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Nuancing Nelson

April 4th, 2011

nelson-mccauslandThe Minister for Culture, Arts and Leisure, Nelson McCausland, attracted some criticism recently for suggesting that the Belfast Festival at Queen’s include some southern Gospel music in its programme of events. The organizers of the festival were quick to affirm their artistic integrity and to express their annoyance at being given some suggestions from a political person, notwithstanding the fact that the Department for Culture, Arts and Leisure makes a significant financial contribution to the whole operation.

But in spite of the criticism, it seems that Mr McCausland may be pointing to a significant gap in the offerings at the festival and within our community generally. Inadvertently, he may also have initiated an important theological discussion that could prove helpful to all who have an interest in our culture, arts and leisure. The fact is that, traditionally, evangelical Christians have not been notable supporters of the arts, be they visual, musical, or dramatic. That’s because many of them do not have a theology of the arts or entertainment.

The traditional evangelical view was that the arts are “worldly”, and therefore sinful, and ought to be avoided. It was believed that there was no spiritual benefit to be gained from attending the theatre or the cinema, and in fact, one was exposing oneself unnecessarily to influences and attitudes which were, at best, diversionary, and at worst, dangerous with regard to one’s personal sanctification. In theological terms, when it came to the arts, the doctrine of sin trumped the doctrine of creation. The world of the arts had become so corrupted by human sin and depravity so that nothing that contributed to the glory of God was visible.

One practical consequence of this approach was that evangelicals turned their worship into entertainment. If the only venue for enjoyment and pleasure could be the church or a distinctly Christian event, then sacred concerts or evenings of gospel music became an acceptable form of relaxation and enjoyment. Music and singing could be enjoyed without any worldly or sinful intrusions.

The world of Christian music continues to expand and has become increasingly sophisticated and popular especially in the US. The largest evangelical congregation in Belfast often presents musical events that approach the standards of a West End production in terms of professional expertise and presentation. What began as worship has become evangelical entertainment.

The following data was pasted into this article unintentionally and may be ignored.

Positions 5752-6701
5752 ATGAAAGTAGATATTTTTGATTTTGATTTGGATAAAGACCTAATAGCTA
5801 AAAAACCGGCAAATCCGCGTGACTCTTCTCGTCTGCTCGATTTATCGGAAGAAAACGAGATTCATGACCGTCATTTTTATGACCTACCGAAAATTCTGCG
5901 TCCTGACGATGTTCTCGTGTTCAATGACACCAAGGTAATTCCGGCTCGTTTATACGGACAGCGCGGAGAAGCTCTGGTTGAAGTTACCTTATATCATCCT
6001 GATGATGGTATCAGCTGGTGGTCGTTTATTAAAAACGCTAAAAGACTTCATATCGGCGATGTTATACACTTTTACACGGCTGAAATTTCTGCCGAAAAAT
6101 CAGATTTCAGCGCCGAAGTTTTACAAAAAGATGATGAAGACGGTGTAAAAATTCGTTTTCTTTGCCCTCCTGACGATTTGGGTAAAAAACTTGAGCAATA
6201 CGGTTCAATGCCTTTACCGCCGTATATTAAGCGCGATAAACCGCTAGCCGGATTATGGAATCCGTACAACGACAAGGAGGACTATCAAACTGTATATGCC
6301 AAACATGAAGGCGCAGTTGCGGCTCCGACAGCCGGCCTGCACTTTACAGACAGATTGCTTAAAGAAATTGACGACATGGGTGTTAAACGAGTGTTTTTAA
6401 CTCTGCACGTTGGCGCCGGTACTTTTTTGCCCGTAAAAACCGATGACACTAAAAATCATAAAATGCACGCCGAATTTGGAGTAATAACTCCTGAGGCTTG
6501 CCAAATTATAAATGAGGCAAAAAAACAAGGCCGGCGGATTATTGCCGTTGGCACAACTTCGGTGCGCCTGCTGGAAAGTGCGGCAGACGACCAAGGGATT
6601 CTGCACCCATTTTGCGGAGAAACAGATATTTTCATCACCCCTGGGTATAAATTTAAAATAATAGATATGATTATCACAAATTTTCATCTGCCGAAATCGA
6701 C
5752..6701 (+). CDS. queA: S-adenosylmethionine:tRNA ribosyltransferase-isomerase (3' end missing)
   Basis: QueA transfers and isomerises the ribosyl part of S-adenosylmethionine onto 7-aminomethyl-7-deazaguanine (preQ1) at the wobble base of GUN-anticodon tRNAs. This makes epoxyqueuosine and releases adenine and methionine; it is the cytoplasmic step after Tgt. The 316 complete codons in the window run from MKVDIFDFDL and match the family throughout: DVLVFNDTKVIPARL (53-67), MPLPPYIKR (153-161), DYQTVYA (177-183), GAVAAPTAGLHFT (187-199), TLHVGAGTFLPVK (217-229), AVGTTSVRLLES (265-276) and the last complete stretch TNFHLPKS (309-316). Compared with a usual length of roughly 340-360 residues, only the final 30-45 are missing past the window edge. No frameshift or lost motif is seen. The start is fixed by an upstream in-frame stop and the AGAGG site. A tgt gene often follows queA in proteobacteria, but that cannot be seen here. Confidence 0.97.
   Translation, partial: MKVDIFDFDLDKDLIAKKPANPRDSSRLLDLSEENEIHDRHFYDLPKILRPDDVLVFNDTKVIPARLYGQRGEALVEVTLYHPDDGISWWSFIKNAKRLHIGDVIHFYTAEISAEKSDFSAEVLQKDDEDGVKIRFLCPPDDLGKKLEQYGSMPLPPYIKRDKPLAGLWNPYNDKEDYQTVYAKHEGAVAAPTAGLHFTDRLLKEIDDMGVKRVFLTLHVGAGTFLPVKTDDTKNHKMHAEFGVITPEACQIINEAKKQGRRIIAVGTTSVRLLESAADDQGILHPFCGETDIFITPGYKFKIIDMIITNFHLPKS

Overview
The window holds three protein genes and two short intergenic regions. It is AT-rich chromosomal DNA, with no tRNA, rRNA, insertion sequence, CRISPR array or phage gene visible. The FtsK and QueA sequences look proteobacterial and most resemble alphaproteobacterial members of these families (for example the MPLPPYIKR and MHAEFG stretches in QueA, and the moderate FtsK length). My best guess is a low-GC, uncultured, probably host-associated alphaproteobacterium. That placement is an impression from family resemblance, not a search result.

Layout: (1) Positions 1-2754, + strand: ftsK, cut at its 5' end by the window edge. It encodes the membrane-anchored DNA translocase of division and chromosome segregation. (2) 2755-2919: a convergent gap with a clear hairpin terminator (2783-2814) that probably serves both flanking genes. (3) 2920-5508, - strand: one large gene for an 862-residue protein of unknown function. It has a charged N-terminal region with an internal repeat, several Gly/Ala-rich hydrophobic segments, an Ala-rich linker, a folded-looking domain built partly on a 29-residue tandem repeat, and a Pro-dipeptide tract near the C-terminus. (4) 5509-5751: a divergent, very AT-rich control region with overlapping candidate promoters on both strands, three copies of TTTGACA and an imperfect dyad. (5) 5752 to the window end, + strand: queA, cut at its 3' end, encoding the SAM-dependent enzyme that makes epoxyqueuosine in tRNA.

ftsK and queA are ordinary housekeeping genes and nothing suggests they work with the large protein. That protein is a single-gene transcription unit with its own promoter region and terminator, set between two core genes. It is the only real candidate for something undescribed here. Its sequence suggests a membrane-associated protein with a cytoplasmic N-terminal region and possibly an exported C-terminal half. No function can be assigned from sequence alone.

All this indicates that it is time for preachers and pew-dwellers to develop a more robust theology of culture, the arts and leisure. In a word, reformed Christians believe that God can be glorified in the wider arena of human culture and need not be restricted to the sanitized atmosphere of Christian venues.

That theology begins with an affirmation of the doctrines of creation, common grace, sin, and the sovereignty of God. Since it has been created by God, this world cannot ever lose all the glory that God built into it. Our world, even in its brokenness, continues to reflect the glory of God. And in the arts, music and the gifts of creative genius, God’s glory can be seen. Even avowed unbelievers, in the use of their creative and artistic gifts, reflect the glory and grace of God, since, as humans, they are creatures made in his image and likeness.

But often those creative gifts are corrupted by our sin. Our art may become wretched and ugly, and instead of pointing to what is wholesome, lovely and good, it may try to celebrate what is disjointed and broken. That means that we can be ambiguous in our attitude to the arts and culture. But we need to realize that it remains a legitimate arena for the expression of values that glorify the Creator and exhibit the transforming work of Jesus Christ. The fact that there is not one square inch of this world where Jesus does not affirm his Lordship means that we can find areas of enjoyment and entertainment outside of church and Christian worship. We do not have to turn our worship of God into an experience which is designed primarily for our entertainment.

We live in this in-between world of the “already” and the “not yet”. Already Christ has come and has established his kingdom. But we do not yet see the full realization of that kingdom of truth, righteousness and peace. In some music and art, we can begin to see the dawn of Christ’s kingdom with all its harmony and beauty. But often artists, musicians, dramatists and film-makers give expression to what is bad, corrupt and sinful in our world.

A play about the cruel Afghan war where the actors’ words are rich with offensive expletives may be unacceptable to many of us. But maybe it’s an accurate portrayal of a dark segment of life in this world, and a serious reminder of our world’s need for salvation and redemption. It may also be an incentive to young Christian artists and writers to enter that world of the arts in order to express to a world and life view which recognizes God’s sovereignty and grace in this dark world, and seeks to honour and glorify Him.

If the Belfast Festival at Queen’s has in the past given artistic expression to what is evil and corrupt in our world, then perhaps a southern Gospel concert will provide a necessary counter-balance. While some of that musical genre originated in the pain and suffering of slavery, it quickly gave way to the hope and joy of the Gospel. What our world needs to hear, and what Belfast needs to hear, is a few more joyful “Hallelujahs” that celebrate the sovereignty and grace of God in a world of division, injustice and pain. Reformed Christians ought to eagerly support such an event, and other events, as they affirm the importance of the arts in their theology of the Christian life.

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